A counselor may be prompted to respond to those texts, at first, but this may not be sustainable because of time constraints. These traps would cause the therapist to consider accepting one’s client’s request to SMS seriously. Counselors must ponder over the frequency and level of connection that they initiate with clients as these might be unsustainable.

Another scenario, which would require the ethical decision model is getting an invitation from a client to attend a support group for sexual abuse victims. Criteria six talks about thinking of one’s consequences. Participating in such a group could create power differentials that would undermine the therapeutic process. Additionally, since this is a non office appointment, it could arouse the attention of the clinic’s board (Houser et al., 2006).

Some patients may misread one’s involvement and may make allegations of misconduct. No one would protect the counselor as he or she would be acting in a personal capacity.

On the other hand, the patients may have no other professional to consult. If one chooses not to charge them, the clients may find the only affordable solution to their problem through that counselor. They may be denied any chance of recovery if one refuses to attend their session. These are all consequences that one must consider.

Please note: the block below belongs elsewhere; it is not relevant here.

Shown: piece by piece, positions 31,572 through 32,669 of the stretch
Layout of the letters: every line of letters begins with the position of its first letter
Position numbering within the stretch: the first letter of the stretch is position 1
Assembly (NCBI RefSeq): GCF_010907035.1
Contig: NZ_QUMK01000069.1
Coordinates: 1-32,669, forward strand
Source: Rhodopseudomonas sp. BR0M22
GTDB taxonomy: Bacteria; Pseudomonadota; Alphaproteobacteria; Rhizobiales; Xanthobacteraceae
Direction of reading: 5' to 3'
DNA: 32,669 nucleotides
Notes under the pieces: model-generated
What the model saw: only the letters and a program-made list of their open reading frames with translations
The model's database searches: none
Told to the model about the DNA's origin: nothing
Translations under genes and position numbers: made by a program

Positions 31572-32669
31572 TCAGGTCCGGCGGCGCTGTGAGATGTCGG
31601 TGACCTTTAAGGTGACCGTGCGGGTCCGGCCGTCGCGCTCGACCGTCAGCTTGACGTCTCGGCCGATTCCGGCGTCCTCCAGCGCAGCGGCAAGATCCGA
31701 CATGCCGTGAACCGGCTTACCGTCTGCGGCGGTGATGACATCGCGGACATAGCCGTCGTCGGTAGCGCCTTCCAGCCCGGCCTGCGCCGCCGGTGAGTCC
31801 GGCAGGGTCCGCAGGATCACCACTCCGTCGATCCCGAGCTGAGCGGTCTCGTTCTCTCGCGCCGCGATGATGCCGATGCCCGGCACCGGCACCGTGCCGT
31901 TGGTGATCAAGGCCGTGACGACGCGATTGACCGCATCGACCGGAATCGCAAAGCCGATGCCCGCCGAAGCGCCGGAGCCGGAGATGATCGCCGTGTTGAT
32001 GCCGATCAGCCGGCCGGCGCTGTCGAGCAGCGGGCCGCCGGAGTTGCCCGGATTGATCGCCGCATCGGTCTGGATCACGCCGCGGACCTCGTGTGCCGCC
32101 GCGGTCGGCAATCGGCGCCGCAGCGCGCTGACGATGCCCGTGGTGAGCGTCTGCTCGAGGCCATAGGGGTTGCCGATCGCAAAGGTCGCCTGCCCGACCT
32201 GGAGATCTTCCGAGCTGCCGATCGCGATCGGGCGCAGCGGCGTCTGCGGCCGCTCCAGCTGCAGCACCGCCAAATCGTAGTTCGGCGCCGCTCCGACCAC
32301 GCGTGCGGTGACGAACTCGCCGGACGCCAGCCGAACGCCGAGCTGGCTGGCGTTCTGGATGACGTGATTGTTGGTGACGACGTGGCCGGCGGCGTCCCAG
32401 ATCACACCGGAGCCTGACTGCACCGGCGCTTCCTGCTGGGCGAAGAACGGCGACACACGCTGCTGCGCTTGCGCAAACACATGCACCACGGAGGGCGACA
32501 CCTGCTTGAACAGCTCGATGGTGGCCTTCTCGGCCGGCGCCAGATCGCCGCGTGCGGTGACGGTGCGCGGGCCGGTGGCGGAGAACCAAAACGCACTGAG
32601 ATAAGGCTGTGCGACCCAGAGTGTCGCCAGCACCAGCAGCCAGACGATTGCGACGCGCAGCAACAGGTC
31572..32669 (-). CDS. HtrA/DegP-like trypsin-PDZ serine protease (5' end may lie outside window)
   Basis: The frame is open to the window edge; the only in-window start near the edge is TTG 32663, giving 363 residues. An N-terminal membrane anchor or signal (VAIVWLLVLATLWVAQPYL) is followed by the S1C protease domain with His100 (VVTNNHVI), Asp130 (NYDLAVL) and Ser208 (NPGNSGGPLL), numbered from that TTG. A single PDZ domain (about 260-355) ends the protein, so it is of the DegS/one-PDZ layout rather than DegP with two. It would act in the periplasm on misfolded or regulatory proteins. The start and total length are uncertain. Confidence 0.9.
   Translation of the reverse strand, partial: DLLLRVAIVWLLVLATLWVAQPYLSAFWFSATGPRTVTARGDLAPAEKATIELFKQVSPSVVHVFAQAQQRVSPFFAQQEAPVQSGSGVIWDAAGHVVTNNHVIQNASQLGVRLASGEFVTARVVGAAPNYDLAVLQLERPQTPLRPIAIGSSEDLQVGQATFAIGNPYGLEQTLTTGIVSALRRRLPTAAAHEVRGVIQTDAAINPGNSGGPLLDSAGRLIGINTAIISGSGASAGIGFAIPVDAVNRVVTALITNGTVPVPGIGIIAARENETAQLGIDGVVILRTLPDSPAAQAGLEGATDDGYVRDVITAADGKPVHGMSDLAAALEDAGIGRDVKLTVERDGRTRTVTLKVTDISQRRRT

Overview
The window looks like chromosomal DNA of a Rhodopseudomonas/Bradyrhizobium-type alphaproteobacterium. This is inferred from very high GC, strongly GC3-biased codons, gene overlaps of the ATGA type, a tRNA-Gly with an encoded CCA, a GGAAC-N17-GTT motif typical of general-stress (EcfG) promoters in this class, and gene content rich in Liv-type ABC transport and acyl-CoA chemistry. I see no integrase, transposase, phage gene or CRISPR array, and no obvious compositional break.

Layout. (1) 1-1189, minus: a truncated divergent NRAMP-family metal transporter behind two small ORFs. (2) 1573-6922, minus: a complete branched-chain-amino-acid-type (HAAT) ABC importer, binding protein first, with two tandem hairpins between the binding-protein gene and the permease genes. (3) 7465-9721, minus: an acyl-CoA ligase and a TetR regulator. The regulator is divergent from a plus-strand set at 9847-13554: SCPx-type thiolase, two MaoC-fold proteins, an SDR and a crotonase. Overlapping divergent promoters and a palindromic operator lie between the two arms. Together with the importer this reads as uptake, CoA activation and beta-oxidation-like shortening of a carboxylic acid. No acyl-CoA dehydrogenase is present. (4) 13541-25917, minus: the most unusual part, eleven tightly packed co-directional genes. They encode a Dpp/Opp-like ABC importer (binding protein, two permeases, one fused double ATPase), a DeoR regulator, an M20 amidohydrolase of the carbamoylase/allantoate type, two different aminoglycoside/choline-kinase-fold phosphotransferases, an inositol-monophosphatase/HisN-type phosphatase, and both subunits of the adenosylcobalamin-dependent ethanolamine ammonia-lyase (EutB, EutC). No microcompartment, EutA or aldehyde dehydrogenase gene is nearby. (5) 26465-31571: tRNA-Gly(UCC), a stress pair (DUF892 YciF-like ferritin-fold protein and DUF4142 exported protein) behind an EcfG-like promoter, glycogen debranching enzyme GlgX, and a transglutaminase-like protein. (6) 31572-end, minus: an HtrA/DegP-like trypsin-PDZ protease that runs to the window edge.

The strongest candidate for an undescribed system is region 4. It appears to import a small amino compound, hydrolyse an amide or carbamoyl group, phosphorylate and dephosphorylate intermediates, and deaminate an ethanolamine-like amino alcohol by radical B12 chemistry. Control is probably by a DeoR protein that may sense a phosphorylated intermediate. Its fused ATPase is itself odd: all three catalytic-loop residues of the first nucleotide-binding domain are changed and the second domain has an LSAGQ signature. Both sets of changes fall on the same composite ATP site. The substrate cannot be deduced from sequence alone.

Ethical issues change depending on whether one is a current client or a former one. It would be totally unethical to enter into a social or business relationship with a current client (ACA, 2005). In other words, one should not think about doing business with a current client or becoming a friend to a client. However, in certain circumstances, the same may be permissible after termination of therapy.

Nonetheless, the elapsed time and the client’s circumstances should predetermine this. As long as a therapist does not exploit the former client’s weaknesses and two or more years have elapsed after termination, then a business relationship can be considered. Once again, this should only take place if the concerned patient has fully recovered.

New thinking

The most significant development in one’s thinking occurs when one realizes that ethical issues are not curved in stone. One’s ethical values should not be driven by legal codes or stringent rules. While one must consult with lawyers and other legal practitioners concerning the rules that apply to a certain situation, it is necessary for the counselor to dwell on his or her values while going through therapy sessions.

If these legal codes are the focus of one’s counseling sessions, then the counselor will only protect himself/ herself; he or she will not be helping the client (Corey & Herlihy, 1992). Therefore, this course teaches the importance of developing one’s own principles.